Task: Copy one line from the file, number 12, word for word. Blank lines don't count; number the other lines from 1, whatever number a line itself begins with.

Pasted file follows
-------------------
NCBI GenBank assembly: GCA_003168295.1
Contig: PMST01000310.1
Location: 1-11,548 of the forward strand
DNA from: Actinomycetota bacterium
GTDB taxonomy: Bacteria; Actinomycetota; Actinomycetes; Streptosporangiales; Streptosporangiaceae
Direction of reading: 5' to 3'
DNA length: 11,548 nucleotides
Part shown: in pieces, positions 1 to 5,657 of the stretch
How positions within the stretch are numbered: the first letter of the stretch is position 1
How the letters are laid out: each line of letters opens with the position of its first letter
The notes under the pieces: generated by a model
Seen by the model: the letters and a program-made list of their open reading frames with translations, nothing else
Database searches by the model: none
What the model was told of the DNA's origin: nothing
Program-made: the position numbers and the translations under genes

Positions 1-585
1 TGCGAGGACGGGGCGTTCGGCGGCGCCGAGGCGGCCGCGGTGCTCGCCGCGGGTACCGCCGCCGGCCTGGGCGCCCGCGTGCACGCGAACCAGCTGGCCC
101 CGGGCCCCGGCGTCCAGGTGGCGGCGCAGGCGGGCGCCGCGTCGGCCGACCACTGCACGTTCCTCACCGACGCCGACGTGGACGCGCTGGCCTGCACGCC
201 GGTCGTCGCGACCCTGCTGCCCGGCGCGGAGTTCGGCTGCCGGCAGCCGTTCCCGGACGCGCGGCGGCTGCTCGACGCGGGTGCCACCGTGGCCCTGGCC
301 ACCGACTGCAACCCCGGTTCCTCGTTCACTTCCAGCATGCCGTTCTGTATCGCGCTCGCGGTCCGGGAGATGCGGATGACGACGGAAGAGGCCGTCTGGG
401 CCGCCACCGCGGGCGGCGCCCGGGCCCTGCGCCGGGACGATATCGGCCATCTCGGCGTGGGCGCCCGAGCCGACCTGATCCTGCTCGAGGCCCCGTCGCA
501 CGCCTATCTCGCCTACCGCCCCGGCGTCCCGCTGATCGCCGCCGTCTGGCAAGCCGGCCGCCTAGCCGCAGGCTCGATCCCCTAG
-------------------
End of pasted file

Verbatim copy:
Seen by the model: the letters and a program-made list of their open reading frames with translations, nothing else